Stitt was briefly in London in mid-July 2022 to attend the Farnborough Airshow, an international trade fair for the aerospace and defence sectors. As home to the Tinker Air Force Base and hundreds of aerospace companies, including Boeing, Oklahoma had brought a large delegation to the event.
The trip coincided with a heatwave in the UK, and much of Europe, which saw temperatures in England surpass 40°C for the first time on record. This meant climate change was front page news in the country, and Stitt was keen to promote Oklahoma’s embrace of energy transition technologies.
The UK is a key market for Oklahoma, with more UK companies operating in Oklahoma than those from any other foreign country, except Canada. In total, 67 UK companies are based there, employing just under 5,000 people.
An area of common focus for Oklahoma and the UK is gigafactories and EV infrastructure. Although Oklahoma lost out to Texas as the location of Tesla’s latest gigafactory, Stitt sees huge potential for his state in the EV and battery manufacturing sector.
Oklahoma is already home to Spiers New Technologies, which services and repairs batteries, while USA Rare Earth is establishing the first rare earth processing plant in North America in the state. Stitt see the opportunity to create a broad EV ecosystem in the region.
“We are talking to some battery manufacturers, as we would love for them to be located here, close to Austin to be able to deliver to Tesla’s new plant,” says Stitt, who adds that Oklahoma is looking for investment in “everything on the supply side of EVs”.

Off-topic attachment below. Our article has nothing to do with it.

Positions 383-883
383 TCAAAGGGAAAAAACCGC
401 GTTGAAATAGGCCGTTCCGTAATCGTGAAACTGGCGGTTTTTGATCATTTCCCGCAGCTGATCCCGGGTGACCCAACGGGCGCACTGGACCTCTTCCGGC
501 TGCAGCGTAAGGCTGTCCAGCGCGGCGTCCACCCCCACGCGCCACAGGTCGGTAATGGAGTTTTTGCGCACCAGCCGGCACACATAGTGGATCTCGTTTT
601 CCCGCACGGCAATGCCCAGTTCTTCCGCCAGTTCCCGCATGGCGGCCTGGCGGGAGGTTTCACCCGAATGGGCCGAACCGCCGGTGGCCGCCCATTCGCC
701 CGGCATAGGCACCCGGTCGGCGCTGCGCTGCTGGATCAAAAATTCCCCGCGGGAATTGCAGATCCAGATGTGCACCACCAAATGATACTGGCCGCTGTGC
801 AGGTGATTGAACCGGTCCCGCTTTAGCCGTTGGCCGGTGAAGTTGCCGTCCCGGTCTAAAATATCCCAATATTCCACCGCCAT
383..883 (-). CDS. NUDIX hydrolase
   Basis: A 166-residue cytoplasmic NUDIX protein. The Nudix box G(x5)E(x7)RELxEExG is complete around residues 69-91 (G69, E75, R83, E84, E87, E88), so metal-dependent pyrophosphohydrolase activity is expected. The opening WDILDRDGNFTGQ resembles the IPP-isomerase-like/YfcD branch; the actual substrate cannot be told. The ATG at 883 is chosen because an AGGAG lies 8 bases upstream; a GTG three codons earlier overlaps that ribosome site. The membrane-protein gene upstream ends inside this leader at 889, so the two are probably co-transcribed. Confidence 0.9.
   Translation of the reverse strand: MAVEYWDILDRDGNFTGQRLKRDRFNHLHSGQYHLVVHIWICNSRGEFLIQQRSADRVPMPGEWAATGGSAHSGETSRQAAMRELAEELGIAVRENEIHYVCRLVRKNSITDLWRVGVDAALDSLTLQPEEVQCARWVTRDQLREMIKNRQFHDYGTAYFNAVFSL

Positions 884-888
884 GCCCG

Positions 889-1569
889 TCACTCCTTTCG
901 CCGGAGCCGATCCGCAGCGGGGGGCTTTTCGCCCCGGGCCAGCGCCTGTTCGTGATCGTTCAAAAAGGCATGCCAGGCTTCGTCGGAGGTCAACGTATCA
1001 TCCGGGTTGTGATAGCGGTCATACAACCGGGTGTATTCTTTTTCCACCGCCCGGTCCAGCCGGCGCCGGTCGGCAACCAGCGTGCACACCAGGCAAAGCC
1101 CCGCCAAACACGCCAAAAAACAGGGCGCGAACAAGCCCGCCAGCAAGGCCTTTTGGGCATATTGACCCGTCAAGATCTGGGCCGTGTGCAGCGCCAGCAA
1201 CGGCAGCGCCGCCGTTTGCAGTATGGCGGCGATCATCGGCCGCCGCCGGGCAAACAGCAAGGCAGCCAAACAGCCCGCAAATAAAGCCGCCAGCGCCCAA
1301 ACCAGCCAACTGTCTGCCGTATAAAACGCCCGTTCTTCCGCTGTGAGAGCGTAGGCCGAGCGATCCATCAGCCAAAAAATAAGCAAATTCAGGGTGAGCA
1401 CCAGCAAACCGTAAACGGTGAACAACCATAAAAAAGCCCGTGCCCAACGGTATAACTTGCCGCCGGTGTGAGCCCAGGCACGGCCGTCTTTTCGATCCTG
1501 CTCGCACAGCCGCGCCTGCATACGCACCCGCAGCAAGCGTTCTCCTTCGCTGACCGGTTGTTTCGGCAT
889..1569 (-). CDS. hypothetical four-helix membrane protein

He adds that the state is also “leaning into hydrogen”, having signed a memorandum of understanding with Arkansas and Louisiana to invest $2bn in hydrogen commercialisation. He sees opportunity for hydrogen as a fuel for haulage, for which electric batteries would be too heavy.
Australian oil and gas company Woodside Energy has selected Ardmore, Oklahoma, as the site for a new green hydrogen facility that will initially produce 90 tonnes of liquid hydrogen per day.
The Woodside investment is an example of Stitt’s view that you “can’t have an honest conversation about energy security without talking about natural gas and oil production, and Oklahoma is proud of its history in that area”.
He rejects US President Joe Biden’s attempts to set targets for energy mix as distorting the market and scolds the Democratic Party for acting like they want the oil and gas industry “to be gone in ten years”, when they could be benefitting from the industry’s long-term investments.
Stitt says the US, and the West, will continue to need oil and gas production to ensure energy security as industries such as aerospace show that getting rid of fossil fuels in the immediate future is “just not practical”.